The next large specimen was a Parinari of magnificent girth.  In the shade under this tree we found Strychnos innocua with its powdery bark and numerous Ehretia amoena with their rough leaves so characteristic of the BORAGINACEAE.   A little further along and we headed left off the path towards a large Kigelia africana, hanging with the large sausage fruit.  This tree was the first indication that we were closer to the river, an impression that was confirmed by finding one of the most striking specimens of Combretum erythrophyllum I have seen for a long time.  These trees are often undermined by floodwaters and yet survive the most severe uprooting.  Many specimens, like this one, lie horizontally with their roots party exposed and then they send up strong vertical shoots from the old trunk.  All of these features make them excellent living bridges for crossing streams.  The entire trunk of this specimen was thoroughly scarred with the distinctive “cat’s claw” marks.

We crossed the first of many fences for the day and headed for the sound of running water, finding Salix subserrata, Myrica serrata and Rhus quartiniana.  By this time the group was spread out and Pat and I were left behind yet again, aware that we were rushing past exciting trees in order to catch up we climbed back through the fence and onto the broad path once again.  While searching for pods beneath a tall spreading Acacia I was alarmed by suddenly coming face to face with a friendly cow.  The search was abandoned and Meg’s verdict of A.sieberiana was accepted.  On a termite mound nearby we found a grove of the largest Dalbergia melanoxylon I have ever seen.  The boles were each a good arms’ length in circumference.  Amid mumbles about beer time and talk of rumbling stomachs we pressed on yet again to find Jatropha curcas, the physic nut.  This is the first time I have seen it in the wild, although it is reputed to have escaped in a number of areas.  Bob Drummond showed us this tree in the commercial section of the Botanic Gardens.  The plant belongs to the EUPHORBIACEAE and the seeds are used to make candles and soap they are also used as a purgative, but I would not recommend them.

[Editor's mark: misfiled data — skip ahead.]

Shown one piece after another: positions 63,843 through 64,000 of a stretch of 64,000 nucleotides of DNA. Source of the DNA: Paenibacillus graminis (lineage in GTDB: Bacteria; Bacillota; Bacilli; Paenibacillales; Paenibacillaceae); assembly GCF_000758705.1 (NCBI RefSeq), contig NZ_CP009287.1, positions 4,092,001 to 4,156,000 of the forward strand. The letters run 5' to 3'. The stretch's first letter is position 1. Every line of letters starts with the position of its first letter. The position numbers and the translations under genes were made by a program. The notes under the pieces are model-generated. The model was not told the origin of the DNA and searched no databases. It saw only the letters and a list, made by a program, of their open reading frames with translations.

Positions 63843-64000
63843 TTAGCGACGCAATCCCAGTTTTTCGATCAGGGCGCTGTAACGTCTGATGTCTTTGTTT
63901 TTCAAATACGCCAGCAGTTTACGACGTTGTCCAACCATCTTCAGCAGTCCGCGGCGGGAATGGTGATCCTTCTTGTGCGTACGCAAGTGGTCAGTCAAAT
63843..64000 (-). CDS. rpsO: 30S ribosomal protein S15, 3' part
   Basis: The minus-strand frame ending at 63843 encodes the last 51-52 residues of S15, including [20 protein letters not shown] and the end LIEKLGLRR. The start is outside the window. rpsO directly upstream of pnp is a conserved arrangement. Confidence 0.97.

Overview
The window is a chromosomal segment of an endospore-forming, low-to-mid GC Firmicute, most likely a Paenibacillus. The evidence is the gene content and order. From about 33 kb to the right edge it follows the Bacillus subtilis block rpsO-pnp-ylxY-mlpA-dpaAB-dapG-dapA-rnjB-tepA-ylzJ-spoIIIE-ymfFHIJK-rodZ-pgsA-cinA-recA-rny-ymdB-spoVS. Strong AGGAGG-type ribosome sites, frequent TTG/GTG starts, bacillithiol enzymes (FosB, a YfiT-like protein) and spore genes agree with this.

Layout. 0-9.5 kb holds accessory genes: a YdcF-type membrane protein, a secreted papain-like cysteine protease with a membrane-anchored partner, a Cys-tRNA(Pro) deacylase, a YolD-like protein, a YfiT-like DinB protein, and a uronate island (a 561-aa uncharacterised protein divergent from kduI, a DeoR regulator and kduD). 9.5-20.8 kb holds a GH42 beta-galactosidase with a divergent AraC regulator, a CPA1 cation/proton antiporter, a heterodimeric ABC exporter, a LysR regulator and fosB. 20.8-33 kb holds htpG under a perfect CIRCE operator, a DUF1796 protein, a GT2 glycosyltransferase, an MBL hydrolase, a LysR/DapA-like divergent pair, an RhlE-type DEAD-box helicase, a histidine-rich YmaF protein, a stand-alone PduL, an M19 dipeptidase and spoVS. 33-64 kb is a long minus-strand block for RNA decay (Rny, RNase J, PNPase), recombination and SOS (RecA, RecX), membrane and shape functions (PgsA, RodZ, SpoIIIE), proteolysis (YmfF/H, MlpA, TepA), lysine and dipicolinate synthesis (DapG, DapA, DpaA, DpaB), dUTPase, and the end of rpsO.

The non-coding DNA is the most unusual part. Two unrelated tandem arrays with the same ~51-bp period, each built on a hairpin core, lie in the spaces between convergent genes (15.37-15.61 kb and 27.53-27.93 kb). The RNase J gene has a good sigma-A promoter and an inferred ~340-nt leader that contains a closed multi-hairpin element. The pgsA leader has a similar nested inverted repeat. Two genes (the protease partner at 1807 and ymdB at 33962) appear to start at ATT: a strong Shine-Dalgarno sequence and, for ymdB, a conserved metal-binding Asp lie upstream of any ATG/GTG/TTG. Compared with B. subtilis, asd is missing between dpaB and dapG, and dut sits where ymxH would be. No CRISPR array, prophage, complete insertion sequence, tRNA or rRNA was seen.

Downstream we found an Ekbergia capensis turning red, another unusual find around Harare.  Later in the day we noticed an even larger tree alongside the Car Park.  The front of the party followed their stomachs back to the bus, crossing yet another three fences.  The path was lined with many magnificent specimens, but we pressed on.

After lunch the bus drove to a nearby kopje which we climbed to get a superb view of the dam itself.  Here we were able to reinforce the impressions of Strychnos innocua and found Friesodielsia obovata with its sausage shaped red fruit.  These make a refreshing snack, particularly in the Zambezi Valley.  Amongst the rocks we noted the truncated leaves of Ficus natalensis and found a Commiphora mollis decorated with balls of green fruit.  I must confess to having stopped botanizing and simply enjoyed the rocks and the company, the view and the sunshine.  We must return to Mwenge sometime, there was too much to absorb in just one visit.

-Kim ST.J.Damstra


ROOTNOTE :  Meg has kindly arranged Tree Society lapel badges.  These study badges have the Tree Society’s baobab emblem nearly printed on the face and are available from Meg at a cost of only $2.50.  May I recommend that you all get one!









Acacia amythethophylla. Photo: Bart Wursten. Source: Flora of ZimbabweAcacia senegal var. leiorhachis. Photo: Bart Wursten. Source: Flora of Zimbabwe